- Whisky Galore, a fictional account of an actual wreck of a ship loaded with whisky on Eriskay, was made into a highly successful film.
- Geranium, a French warship sent from Cherbourg, was alerting other ships to the wreck while a single buoy marked the spot.
- Te Namu Bay was the scene of the 1862 wreck of the ship the Lord Worsley, and was one of the most beautiful spots in the district.
- Plans to move the wreck of destroyer HMS Wakeful out of a shipping lane have been amended to allow the ship to safely remain where she sank during the Dunkirk evacuation in 1940.
- The wrecks of such ships have inevitably been targets for treasure-seekers.
- Everyone hopes to find the treasure hidden in the wreck, even though many doubt that it's there at all.
- The sale of the manor in 1681 included profits of wreck, stone, and timber from the shore, and new land 'accruing by violence of the sea'.
- The driver of the pickup, who walked away from the wreck of his vehicle, was also taken to hospital, where he received 12 stitches to his forehead.
- The station was a wreck when it was bought 18 years ago and the garden non-existent.
- It was like walking around at the site of a spaceship wreck - huge pieces of dismantled machinery everywhere.
- If the engine of a train suddenly goes off the rails, a wreck ensues.
- Several minor wrecks, mostly in rail yards, have helped feed community fears.
- With those numbers, it's just a matter of time before the next fatal wreck occurs, Rendon said.
- The whole point of this storyline is that he has reduced her to a gibbering wreck through emotional and verbal cruelty without any physical violence.
- I am a physical wreck, I do not sleep properly and I do not eat properly.
- Are pupils and parents really so terrible they can reduce grown-up professionals to quivering wrecks?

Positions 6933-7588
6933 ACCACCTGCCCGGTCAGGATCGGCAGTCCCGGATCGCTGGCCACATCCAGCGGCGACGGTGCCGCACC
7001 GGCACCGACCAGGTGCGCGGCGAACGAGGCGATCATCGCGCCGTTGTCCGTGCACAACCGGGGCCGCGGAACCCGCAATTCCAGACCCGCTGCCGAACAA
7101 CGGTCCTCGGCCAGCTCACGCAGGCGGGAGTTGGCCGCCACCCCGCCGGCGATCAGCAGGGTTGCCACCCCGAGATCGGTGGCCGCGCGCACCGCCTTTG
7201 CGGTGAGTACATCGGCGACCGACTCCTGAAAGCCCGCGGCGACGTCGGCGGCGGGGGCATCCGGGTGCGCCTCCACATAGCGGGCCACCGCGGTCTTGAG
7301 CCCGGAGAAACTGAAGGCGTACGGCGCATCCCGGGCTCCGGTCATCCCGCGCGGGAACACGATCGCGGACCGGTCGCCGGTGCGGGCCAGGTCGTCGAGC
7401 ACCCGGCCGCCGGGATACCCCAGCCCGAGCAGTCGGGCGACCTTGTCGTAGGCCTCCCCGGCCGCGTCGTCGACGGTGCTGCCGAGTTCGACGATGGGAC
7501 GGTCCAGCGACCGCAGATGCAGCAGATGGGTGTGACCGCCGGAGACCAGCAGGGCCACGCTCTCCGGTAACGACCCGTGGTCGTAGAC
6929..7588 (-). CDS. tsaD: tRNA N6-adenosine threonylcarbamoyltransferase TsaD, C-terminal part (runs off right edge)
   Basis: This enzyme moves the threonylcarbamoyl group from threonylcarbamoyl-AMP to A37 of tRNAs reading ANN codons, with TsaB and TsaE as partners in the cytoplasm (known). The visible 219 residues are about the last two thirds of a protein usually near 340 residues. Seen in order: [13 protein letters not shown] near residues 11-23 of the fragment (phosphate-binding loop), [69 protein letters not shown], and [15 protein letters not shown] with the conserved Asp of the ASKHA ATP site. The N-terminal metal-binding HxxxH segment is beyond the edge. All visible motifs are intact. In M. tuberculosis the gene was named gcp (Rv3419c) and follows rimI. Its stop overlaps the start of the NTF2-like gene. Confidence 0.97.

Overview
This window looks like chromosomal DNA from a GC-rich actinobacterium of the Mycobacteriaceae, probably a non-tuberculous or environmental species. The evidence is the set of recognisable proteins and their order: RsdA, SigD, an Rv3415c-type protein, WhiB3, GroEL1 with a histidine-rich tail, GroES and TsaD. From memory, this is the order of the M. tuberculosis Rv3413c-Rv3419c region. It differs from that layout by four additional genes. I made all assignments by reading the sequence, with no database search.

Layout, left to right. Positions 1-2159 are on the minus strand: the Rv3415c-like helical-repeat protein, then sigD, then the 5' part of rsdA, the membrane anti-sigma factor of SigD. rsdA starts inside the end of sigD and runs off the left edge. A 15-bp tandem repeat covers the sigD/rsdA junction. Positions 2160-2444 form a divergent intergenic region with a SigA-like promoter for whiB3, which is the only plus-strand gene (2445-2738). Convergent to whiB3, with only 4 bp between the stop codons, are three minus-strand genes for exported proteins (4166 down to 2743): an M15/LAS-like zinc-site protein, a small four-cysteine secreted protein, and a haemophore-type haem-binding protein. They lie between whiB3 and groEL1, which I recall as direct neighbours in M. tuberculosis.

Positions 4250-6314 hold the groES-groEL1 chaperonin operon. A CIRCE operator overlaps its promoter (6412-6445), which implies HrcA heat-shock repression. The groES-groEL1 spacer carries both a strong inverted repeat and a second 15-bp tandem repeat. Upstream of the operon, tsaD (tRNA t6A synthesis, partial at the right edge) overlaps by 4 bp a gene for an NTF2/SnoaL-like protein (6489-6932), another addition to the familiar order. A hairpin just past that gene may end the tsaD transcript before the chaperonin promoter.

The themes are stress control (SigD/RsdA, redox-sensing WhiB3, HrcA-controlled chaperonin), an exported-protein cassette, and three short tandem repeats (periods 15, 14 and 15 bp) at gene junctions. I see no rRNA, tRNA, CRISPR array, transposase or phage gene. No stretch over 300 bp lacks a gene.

- Iziko Museums in Cape Town have started off a project to find different slave ships that were wrecked along the South African coastline.
- His ship is wrecked and the passengers take to the long-boat.
- The approach to Jeddah is filled with dangerous reefs, and over the years several ships have been wrecked.
- His luck then goes from bad to worse as he is brought before the Spanish Inquisition, swindled out of a Mexican fortune, wrecked on a desert island and separated from his true love, Cunegonde.
- Individual scenes are well staged: when wrecked on the shores of Pentapolis, Pericles arrives in a launderette swimming in water and bedecked with old clothes.
- Her great grandfather lived quite an adventurous life and was ship wrecked off the coast of Iceland.
- The seashore inhabitants gained some recompense by resorting to wrecking, a tradition which lasted well into the 19th cent., and by their own privateering and smuggling.
- The crew took the Pacific Emerald for wrecking but the second part of the settlement was never honoured.
- The disorientation is fitting because, startling as it now seems, wrecking was practiced not by rogues or villains but by unremarkable locals.
- Two serious accidents, destroying four vehicles and wrecking a house wall and a traffic light at the junction, have already occurred since the lights failed last Thursday morning.
- Photographs of the apparent aftermath - showing wrecked vehicles and dented police helmets - have since appeared on several Weblogs.
- That Nolan was there to play his part was a near-miracle in itself after the youngster's lucky escape from that morning's dramatic smash that wrecked his car.
- Holmes has spent most of her career cursing her luck after a string of injuries wrecked her chances of gold at major championships.
- Yet Larkham says that the rapid recovery of debutant lock Justin Harrison, whose career was almost wrecked by a similar injury last year, has been an inspiration to him in his darker moments.
- Keith Wood will be with the 41-man Irish squad on the tour but has no intention of playing in any of the three games after a season wrecked by injury.
- The license allows a business to buy and resell vehicles for wrecking, processing, scrapping, recycling or dismantling.
- The contractor should plan for the wrecking of the structure, the equipment to do the work, manpower requirements, and the protection of the public.
Middle English (as a legal term denoting wreckage washed ashore): from Anglo-Norman French wrec, from the base of Old Norse reka 'to drive'; related to wreak.
When it first appeared wreck meant ‘cargo or wreckage washed ashore from a wrecked or stranded vessel’. The word came into English from Old French wrec. The source was an Old Norse word meaning ‘to drive’ that was related to wreak, ‘to cause a lot of damage or harm’, and to rack. A person in a state of stress or emotional exhaustion has been a wreck since the 1790s and a nervous wreck since about 1870. Wretch (Old English) and wretched (Middle English) are related to wreak.
Words that rhyme with wreckbeck, bedeck, check, cheque, Chiang Kai-shek, crosscheck, Czech, deck, dreck, exec, fleck, heck, hitech, keck, lek, neck, peck, Québec, rec, reck, sec, sneck, spec, speck, spot-check, tec, tech, Toulouse-Lautrec, trek
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